Some famous verses of the celebrated Pakhtun Poets of the yester years may add taste to the truth of owning the name of Afghan for themselves.

Da Afghan pa nang me otarala toora
Nangyale da zamane Khushal Khattak yam. (Khushal Baba)

Che kishwar Da Afghanano Mo’attar kree
Da har Bait Misra me zulfay da khuban kre. (Rahman Baba)
Pa Hindi ada ye oray pa maa chaare
Za shaida pa zra saada da Roh Afghan yam. (Kazim Khan Shaida)

The court literati of the Safavid, Ghaznavid and Moghal empires put the name of “Afghan” in vogue in such a manner in their write-ups that it superseded the aboriginal name of the “Pakhtun/Pashtun”.

To compare further the antiquity of the two most popular names, Pakhtun and Afghan, the former is rooted deep in the history since 3500 years, while the later ages some 1700 years if we believe that the Sassanian emperor Shahpur-1 got it inscribed on a plaque in the 3rd century AD.

HW Bellew observes that the name of Afghanistan was suggested by the Persians in recent era. Afghanistan was not named so till the half of the 18th Century. Nadir shah Afshar was the first conqueror who called the northern territories of his domain, Faras as Afghanistan. A noted afghan Scholar Ahmad Ali kohzad also believes that Afghanistan was quiet a new name, having a root of only 150 years. Some people believe that Ahmad shah Abdali founded Afghanistan in 1747 AD, but he never used this name. His famous couplet remembering pakhtunkhwa while alighted on the majestic throne of Delhi is worth mentioning;

Da Deeli Takht Herawom che rayaad kram
Zma da khukule pakhtunkhwa da ghara saroona

Ahmad shah Baba remembers Hameed lodhi and Farid khan ( Sher shah Suri) and yearn the “pakhtun” to show their skills of sword;

Da hameed Ao da Fareed dawar ba bya shee
Che pa Tooro “pukhtana” kra guzaroona

Pakhtuns are comfortable with the appellation of “Afghan” as far as it denotes only Pakhtuns but the confusion was unleashed when the later Mohmadzai rulers of Afghanistan promoted the idea of a Civic-Nation or Afghan Millat, by assimilating all the ethnic entities inhabiting Afghanistan in the political amalgamation of the “Afghan Millat”. The name of the “Afghan” which was historically used for the Pakhtuns only was hijacked from pakhtuns for the smooth political sailing of the Afghan rulers, for sinister political reasons.One of the scions of the Afghan dynasty, Amir Abdur Rahman got rid of his 35% territory and 40% staunch Pakhtun population for the sake of his rule. Now the constitution of Afghanistan defines “afghan” as a millat comprising of all the citizens of Afghanistan consisting of remaining Pakhtuns, Tajiks, Usbaks, Hazaras, Nooristanis, Emaqs, Turkamans etc, but excluding Yusufzais of Swat and Mardan, Mohammadzais of Charsadda, Khalil,Momand and Daudzais of Peshawar, Bangash,Orakzais of Kohat division, Shinwaris and Afridis of Khyber, Turklanris, Malizais of Bajawar and Dir, Ranizais and Shalmanis of Malakand, Wazirs and Masoods of Waziristan, Mandokhails, Achakzais and Kakars of Jonobi Pakhtunkhwa etc,etc. One wonders whether all these pure Pakhtun tribes have shed Pakhtunwali or “Afghaniat”, when a political jolt in Afghanistan disrobed them of a particular identity.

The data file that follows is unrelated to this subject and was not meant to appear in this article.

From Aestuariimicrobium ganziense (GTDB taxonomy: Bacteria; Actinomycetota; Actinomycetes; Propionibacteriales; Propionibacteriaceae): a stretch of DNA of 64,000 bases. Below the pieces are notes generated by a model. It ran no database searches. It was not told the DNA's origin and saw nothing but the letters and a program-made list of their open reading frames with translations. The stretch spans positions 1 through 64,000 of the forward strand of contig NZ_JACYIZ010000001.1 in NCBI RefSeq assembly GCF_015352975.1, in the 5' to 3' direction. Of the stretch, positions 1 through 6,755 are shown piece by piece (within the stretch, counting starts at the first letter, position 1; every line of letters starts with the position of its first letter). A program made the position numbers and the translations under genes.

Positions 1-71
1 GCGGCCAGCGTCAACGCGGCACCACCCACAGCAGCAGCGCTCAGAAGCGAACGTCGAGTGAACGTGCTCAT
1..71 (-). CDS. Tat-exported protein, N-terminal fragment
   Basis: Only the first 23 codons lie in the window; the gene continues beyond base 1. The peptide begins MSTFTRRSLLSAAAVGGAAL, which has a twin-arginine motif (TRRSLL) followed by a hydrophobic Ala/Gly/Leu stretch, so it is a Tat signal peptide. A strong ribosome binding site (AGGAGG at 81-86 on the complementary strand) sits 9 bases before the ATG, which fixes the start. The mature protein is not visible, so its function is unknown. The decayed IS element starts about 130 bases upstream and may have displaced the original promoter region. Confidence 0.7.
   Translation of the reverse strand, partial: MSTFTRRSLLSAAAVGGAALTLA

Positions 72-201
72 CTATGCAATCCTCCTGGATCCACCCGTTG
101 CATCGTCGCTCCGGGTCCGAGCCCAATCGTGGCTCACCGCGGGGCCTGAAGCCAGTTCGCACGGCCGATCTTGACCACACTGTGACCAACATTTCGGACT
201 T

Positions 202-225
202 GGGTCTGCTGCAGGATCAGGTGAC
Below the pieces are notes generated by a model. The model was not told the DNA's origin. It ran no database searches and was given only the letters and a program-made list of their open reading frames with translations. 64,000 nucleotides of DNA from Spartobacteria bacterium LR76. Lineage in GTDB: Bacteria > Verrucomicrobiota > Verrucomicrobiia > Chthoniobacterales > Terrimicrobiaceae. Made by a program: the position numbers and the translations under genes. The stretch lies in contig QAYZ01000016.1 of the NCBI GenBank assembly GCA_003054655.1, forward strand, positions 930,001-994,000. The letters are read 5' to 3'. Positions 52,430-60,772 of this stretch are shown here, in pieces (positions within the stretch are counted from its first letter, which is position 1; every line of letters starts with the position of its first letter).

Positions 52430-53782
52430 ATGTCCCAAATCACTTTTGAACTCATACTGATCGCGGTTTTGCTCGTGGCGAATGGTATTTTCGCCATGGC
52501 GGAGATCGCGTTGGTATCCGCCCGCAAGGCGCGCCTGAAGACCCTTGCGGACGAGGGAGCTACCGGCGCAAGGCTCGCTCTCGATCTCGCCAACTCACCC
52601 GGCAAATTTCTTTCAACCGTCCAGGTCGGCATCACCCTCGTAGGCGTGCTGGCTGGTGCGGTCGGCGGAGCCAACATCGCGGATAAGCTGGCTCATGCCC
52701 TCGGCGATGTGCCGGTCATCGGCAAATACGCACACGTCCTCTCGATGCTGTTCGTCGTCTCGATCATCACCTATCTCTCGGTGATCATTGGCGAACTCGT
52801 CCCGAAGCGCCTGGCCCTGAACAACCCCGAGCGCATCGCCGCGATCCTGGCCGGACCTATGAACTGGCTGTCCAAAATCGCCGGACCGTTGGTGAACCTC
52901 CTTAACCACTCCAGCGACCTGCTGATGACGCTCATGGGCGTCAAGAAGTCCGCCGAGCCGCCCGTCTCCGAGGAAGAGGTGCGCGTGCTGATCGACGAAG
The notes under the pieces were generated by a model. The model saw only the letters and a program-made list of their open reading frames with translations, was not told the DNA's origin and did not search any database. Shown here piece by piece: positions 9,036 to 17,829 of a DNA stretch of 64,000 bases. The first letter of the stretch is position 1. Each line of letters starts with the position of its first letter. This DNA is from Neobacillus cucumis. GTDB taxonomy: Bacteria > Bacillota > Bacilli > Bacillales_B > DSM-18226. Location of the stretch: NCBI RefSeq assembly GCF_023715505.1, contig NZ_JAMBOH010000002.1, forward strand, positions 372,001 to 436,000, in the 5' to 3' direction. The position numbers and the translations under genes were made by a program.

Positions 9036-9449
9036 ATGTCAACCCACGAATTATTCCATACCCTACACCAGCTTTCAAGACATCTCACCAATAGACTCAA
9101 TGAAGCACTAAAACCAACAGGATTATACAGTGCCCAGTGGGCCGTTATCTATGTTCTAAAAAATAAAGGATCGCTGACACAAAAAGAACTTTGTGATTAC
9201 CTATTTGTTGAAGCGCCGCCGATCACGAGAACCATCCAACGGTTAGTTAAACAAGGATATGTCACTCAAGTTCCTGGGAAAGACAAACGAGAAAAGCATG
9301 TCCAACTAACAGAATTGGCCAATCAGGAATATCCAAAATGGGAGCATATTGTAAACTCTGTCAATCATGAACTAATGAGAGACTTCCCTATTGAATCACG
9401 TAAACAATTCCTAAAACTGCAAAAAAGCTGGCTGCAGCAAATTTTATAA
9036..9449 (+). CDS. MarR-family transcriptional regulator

A noted Afghan poet Abdul Bari Jahani, feels pride in his well acclaimed lyrics sung by the legendary ustad Nashanas;

Ka Tajak dee ka Uzbak dee yao Afghan de
Da de Khawrey Hazara, Turkman Zma dee

Some of us are skeptical of this assimilation as it is fated to submerge the pakhtun majority culturally and ethnically. The minorities consisting of Tajiks ,the natives of Tajikistan who linguistically relate to Iran, Uzbaks relate to a central Isian republic of Uzbakistan and Hazaras, having religious ties with Iran ( and proven more loyal lot to Iran), have been very hostile to the pakhtuns as testified by the recent times and they have always raised a slogan of the “usurped nations” or (Millat-hae sitam deeda), cursing Pakhtuns on one pretext or another. The followers of Ahmad Shah Masood, Rasheed Dostam, Tahir Badakhshi, Bahruddin Baes, and ustad Rabbani have always stabbed pakhtuns in the back when they laid hands on any opportunity. The wrath of the savage squads of the Northern Alliance on the isolated pockets of the Pakhtun population is now a dark part of the history. All these hostile minorities are united in a confederacy of “Parsibans” against the pakhtuns, (like the Turks and Mongols founded a united Moghal confederacy to rule others). The former “Sazman-e-Inqilabi Zakhmat kashan-e-Afghanistan” (SAZA) and the leftist Parcham Party wielded venomous aspirations against pakhto and pakhtuns. The Tajik Babrak Karmal boasted to say, “whosoever who speaks to me in the language of Tarakai and Hafeezullah Ameen, is my sworn enemy”. These immigrants, who migrated with the armies of the Timurlane and the others belonging to the Turkish, Persian and Moghal origins, now have their high stakes of cultural supremacy in the realm of pakhtun majority. It is pity that the notorious Russian harbored war-lord Masoud has been declared as an Afghan National Hero, while the great Ahmad Shah Baba is being debased. The dismantling of Ahmad Shah Baba’s giant concrete portrait and the erection of Ahmad Shah Masoud’s similar giant portrait at Ghazi Stadium at Kabul speak volume of the value of real Afghan heroes in today’s Afghanistan.